Consequently, before the redundancy is activated, when the guard bit BS<0> is in its inactive state (“1”), no replacement is made, and the corrected bits DATAC supplied to the programming state verify and memory block 7 are identical to the replaced bits DATA supplied by the redundancy multiplexer 6. After activation of the redundancy, when the guard bit BS<0> is in its active state (“0”), the erroneous bit, the address whereof is specified by the failed cell address bit BS<2>-BS<7>, is replaced by the correct datum bit BS<1>.
In detail, initially, step 30, some counters, and precisely an additional-pulse counter I, an erasing-pulse counter A, a column counter C, and a row counter R, are set to zero.
Next, step 31, an erasing pulse is sent to an entire sector and then, step 32, a verify reading of one first 64 bit word (addressed by the counters R and C) is performed. If the result of the verify reading is positive for fewer than 63 cells (i.e., there are at least two cells that have not been erased correctly; output NO from block 33; signals ONLY_ONE of FIG. 3 and ALLZERO both in the same inactive state), the erasing-pulse counter A is incremented, step 34, and a check is made to see whether the maximum number of erasing pulses AMAX has been reached, step 35. If the maximum number has been reached (output YES from block 35), a failed memory signal F is generated, step 36, and the procedure terminates. If, instead, the result is negative (output NO from block 35), a new erasing pulse is supplied, step 31.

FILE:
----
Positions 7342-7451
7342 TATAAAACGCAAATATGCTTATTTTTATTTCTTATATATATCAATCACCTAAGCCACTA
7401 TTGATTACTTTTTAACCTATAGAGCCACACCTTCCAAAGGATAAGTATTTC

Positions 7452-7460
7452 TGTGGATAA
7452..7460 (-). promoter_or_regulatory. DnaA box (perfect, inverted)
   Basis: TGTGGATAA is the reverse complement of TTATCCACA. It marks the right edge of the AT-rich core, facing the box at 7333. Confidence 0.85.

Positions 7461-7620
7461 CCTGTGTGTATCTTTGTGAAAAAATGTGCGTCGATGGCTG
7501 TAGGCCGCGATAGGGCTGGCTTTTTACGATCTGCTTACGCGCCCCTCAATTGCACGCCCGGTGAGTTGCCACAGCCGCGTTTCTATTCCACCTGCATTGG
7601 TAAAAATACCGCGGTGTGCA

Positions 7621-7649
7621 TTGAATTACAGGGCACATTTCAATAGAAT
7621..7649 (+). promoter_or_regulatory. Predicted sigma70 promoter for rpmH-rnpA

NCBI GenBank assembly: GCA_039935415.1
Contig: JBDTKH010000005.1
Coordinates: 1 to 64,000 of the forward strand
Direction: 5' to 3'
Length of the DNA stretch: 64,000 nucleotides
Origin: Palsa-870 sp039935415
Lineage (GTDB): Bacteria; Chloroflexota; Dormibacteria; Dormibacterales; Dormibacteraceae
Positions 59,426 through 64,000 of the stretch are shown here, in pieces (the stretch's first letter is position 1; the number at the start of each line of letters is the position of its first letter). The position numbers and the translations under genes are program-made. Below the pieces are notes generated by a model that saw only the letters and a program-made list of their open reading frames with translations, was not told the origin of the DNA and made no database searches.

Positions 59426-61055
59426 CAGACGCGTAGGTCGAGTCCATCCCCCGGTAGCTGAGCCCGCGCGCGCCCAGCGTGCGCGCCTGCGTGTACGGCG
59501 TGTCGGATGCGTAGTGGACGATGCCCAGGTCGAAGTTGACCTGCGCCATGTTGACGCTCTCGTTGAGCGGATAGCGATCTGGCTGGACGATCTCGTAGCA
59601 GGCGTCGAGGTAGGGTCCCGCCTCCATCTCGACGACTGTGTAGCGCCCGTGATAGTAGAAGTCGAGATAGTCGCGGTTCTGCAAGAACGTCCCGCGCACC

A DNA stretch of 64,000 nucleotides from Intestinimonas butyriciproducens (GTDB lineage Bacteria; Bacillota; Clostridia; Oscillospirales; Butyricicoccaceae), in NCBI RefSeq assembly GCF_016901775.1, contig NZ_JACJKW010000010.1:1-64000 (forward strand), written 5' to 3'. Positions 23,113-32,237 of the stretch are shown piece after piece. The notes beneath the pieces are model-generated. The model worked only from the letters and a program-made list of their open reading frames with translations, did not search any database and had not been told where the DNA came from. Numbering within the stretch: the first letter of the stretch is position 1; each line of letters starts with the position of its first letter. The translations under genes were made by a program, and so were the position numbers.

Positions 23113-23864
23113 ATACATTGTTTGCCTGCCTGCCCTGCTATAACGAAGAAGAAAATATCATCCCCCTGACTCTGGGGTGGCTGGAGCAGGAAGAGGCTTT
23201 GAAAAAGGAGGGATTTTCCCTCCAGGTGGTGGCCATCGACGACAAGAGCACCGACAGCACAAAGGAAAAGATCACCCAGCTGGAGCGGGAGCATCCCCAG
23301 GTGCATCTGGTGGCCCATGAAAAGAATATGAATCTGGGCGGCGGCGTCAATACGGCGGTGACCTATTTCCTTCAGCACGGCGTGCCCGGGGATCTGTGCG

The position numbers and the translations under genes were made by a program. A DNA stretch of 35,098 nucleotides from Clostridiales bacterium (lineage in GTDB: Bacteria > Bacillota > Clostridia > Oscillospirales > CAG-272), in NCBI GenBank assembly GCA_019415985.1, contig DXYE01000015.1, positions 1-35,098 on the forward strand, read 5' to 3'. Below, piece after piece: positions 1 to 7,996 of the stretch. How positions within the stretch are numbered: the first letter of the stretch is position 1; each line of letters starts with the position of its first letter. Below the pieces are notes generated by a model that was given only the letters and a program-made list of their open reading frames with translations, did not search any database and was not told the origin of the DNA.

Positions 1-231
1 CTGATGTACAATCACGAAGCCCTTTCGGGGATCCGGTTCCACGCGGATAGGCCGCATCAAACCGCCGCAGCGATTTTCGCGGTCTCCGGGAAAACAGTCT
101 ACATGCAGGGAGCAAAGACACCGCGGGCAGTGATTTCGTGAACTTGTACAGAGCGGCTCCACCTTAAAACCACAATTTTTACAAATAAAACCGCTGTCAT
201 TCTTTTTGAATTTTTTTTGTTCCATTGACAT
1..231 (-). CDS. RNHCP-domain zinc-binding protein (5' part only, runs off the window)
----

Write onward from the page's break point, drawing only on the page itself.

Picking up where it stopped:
If the verify reading has yielded a positive result for at least 63 cells (i.e., only one cell of the word verified is not correctly erased; one of the signals ONLY_ONE of FIG. 3 and ALLZERO in the active state, output YES from block 33), a check is made to see whether all the cells of the verified word have been erased (step 37). If the result is YES (signal ALLZERO=1), step 38, a check is made to see whether all the columns have been verified. If the result is negative (signal ONLY_ONE=1), step 39, the column counter C is incremented and a new verify reading is performed, returning to step 32.